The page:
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Niederfinow boat lift - Wasser- und Schiffahrtsamt Eberswalde

Niederfinow boat lift - Wasser- und Schiffahrtsamt Eberswalde

8 between the highest

8 between the highest point of the canal, the summit reach, and the Oderbruch region had to be overcome. First plans were based on the construction of a boat lift. There were already suggestions in this regard towards the end of the 19th century. From 1906, in a variety of public competitions, an incredible diversity of possibilities for a boat lift were elaborated. However, none of the designs met with the unanimous approval of the Prussian Waterway Engineering Authority or the Academy of Civil Engineering. For this reason, it was decided to build a series of locks consisting of four locks each with a drop of 9 m, 10 m in width, 67 m in length and with 250 m between one lock and the next. There was relevant experience in the construction of locks, but there was not a single boat lift of such a size in the entire world. The construction of a boat lift was adjourned until the time when a fully developed, reliable technical solution had been found. Efforts continued after World War I and the formation of a united German Waterway Administration, until between 1924 and 1926, the administration produced a design which was accepted by all the agencies involved. This project was developed according to the following specifications: ■ vertical motion with wet conveyance, ■ closed lower level (dry tank chamber), ■ tank movement via four pinions in rack ladders, ■ weight compensation by counterweight on wire cables, ■ safeguarding against imbalance by so-called rotary crosspieces. The Eberswalde Construction Development Office design was approved by the Academy of Civil Engineering in 1927 and refined further with the participation of the companies involved. The names of the companies primarily involved can be found on plaques on the visitors' walkway. On 21 March 1934, the Niederfinow boat lift began continuous operation as the largest facility on the German inland waterway system of the time. 7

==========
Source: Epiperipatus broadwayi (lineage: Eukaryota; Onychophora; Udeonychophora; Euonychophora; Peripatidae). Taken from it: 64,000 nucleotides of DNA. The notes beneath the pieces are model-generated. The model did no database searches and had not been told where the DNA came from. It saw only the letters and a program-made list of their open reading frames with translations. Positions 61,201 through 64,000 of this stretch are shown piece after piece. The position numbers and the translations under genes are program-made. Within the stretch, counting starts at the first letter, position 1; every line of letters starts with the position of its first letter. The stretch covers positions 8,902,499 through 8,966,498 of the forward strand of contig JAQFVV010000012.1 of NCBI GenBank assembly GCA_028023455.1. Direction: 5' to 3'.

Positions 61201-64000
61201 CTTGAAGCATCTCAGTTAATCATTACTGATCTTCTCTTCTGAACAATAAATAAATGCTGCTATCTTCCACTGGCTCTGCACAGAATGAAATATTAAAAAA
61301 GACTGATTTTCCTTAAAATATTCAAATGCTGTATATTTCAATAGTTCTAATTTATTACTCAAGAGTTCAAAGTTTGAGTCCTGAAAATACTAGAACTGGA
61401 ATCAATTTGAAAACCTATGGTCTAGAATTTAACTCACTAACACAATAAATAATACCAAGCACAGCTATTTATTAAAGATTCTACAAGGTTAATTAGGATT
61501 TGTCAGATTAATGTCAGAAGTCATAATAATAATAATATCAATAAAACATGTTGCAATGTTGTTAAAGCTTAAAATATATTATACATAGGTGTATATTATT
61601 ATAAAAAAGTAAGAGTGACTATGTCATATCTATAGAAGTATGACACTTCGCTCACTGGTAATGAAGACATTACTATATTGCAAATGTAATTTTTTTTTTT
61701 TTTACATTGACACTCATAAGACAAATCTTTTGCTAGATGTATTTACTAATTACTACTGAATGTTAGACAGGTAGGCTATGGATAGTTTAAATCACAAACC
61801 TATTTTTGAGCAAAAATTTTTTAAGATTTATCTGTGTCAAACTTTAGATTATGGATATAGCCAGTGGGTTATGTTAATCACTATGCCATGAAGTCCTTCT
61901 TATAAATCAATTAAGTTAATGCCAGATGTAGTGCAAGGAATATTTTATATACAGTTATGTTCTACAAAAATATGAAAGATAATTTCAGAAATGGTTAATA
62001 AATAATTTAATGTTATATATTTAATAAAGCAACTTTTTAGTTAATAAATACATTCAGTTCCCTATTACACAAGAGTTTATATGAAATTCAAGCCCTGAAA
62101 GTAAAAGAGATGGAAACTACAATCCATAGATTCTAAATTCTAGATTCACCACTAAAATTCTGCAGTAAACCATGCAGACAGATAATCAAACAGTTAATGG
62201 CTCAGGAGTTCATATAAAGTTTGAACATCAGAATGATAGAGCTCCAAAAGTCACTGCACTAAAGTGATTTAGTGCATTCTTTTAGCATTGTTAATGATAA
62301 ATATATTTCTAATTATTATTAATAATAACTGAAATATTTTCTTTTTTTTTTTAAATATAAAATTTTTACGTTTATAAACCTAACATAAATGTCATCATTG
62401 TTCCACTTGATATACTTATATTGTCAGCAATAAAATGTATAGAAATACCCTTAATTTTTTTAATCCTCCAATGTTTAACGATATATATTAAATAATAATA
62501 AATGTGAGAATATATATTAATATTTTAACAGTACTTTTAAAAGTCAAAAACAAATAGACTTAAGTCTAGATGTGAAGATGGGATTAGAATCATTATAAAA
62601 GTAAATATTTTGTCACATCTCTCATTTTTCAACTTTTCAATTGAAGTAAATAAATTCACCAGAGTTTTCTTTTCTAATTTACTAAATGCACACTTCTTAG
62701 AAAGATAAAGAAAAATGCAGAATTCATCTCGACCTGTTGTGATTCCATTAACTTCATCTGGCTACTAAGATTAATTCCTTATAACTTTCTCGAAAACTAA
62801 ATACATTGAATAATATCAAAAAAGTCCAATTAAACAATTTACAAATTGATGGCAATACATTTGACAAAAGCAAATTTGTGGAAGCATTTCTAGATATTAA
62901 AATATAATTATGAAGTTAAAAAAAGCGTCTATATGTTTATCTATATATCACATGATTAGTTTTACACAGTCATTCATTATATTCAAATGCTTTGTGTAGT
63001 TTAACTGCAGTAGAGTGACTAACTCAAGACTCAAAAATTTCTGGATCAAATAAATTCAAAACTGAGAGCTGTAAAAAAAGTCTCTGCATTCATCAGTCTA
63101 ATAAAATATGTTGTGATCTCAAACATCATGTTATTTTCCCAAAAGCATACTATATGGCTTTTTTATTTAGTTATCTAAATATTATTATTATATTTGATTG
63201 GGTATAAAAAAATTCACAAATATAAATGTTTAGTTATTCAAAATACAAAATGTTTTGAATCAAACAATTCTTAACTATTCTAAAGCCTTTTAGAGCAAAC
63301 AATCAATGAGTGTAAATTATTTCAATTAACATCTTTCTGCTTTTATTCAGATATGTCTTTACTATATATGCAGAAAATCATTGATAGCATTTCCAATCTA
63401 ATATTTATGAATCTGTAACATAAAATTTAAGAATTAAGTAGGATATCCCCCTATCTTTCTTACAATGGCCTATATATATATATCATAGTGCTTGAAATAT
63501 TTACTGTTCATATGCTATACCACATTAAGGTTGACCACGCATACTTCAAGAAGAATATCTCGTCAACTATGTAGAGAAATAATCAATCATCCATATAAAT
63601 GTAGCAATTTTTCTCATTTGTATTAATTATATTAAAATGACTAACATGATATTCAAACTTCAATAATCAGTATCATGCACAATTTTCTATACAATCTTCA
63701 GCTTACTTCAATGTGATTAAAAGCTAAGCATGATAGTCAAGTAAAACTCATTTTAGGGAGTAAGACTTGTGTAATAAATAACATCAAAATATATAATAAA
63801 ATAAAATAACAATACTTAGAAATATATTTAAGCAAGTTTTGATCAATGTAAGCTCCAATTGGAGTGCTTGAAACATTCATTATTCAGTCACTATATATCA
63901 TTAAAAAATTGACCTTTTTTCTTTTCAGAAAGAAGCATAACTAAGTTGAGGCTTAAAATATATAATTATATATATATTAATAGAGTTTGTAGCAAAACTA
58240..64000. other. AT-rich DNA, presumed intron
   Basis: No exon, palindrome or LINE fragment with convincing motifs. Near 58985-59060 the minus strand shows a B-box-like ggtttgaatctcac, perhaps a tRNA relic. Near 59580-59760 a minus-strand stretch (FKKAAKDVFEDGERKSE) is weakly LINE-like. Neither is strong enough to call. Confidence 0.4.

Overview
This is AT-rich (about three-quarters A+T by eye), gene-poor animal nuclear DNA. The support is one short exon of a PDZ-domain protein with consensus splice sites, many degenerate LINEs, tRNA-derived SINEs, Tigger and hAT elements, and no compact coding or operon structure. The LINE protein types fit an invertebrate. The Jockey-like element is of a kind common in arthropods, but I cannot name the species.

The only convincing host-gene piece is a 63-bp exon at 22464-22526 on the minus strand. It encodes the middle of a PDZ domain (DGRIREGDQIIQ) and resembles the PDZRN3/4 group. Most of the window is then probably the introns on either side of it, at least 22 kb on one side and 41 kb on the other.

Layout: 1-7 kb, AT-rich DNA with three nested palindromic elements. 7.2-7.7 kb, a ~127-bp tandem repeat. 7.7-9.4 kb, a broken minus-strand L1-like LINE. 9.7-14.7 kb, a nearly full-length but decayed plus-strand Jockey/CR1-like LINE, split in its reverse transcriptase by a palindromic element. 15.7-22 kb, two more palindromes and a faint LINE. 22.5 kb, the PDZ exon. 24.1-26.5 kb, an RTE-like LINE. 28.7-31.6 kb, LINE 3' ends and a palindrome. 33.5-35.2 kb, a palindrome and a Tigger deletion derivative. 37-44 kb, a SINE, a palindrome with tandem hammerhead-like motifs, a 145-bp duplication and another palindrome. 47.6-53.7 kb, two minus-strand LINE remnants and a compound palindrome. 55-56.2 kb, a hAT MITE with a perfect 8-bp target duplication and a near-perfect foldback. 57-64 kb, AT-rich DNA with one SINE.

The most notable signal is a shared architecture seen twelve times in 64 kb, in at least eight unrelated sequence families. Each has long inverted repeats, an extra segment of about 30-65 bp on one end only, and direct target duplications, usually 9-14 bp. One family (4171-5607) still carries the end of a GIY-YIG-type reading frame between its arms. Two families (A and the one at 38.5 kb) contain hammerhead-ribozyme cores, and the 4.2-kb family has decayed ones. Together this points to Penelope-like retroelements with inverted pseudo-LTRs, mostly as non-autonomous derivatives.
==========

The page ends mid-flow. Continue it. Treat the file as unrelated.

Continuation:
The Process of Lifting and Lowering The difference in altitude of 36 metres between the lower, Oder reach, and the summit reach, the highest stretch of the Oder-Havel Canal, is cleared in just five minutes. This is equivalent to an average speed of 12 cm/s, achieved after about one metre of tank movement or 20 seconds. A vessel requires about 20 minutes for the whole passage, including entry and exit manoeuvres. Let us now take a look at the process of lifting a ship coming from the Oder river and travelling on in the direction of Berlin. This involves the following series of events: ■ Starting position: The caisson or tank is situated in the lower operating position, solidly connected with the canal level or lower pound. It is as it were a part of the canal. The tank gate and the pound lock gate at the east side are opened, the vessel lies at the starting position. ■ The pilot, after being informed by radio that his vessel will be the next to be lifted, gets the green entry signal. He casts off from the starting place, pulls into the caisson and moors at the bollards. ■ Water table fluctuations can arise due to the movement of the entering vessel and other ship movements in the outer approach. When these have abated, the tank driver closes the tank gate and the pound lock gate by pressing a button. 8 ■ The cleft water between the tank gate and the pound lock gate is drained off. ■ The sealing frame which allows a watertight connection between the canal and the lift tank is returned to its land-side position. ■ The mechanical shutter between the tank and the land is disengaged. The tank now hangs freely on the cables and is ready for transport. ■ The converter is started and accelerated until it produces the direct current voltage necessary for operation. ■ After the sounding of a signal, the tank begins to move upwards. The hoisting operation takes about 5 minutes. During this time the caisson driver moves from the eastern to the western control desk. ■ The caisson stops automatically upon reaching the upper pound with the help of a level equalisation system. ■ The caisson is locked mechanically to the upper canal connection to prevent it from swinging. ■ The upper sealing frame is driven into position and settles next to the tank. ■ The clearance between the upper pound lock gate and the western tank gate is filled with water. ■ Both gates are raised and the tank is now a part of the summit reach. ■ The vessel gets "green", the lines are cast off, the vessel exits and the process is complete. When a ship goes in the opposite direction, the process is repeated in reverse order. There are a number of special features in the case of a multiple barge convoy which is longer than the caisson being towed through. In this case the convoy is uncoupled and the push tug leaves the tank backwards. Arriving above, the non-propelled barges are taken by a bridle hook and mechanically pulled out of the tank. View of the boat lift from the west 9

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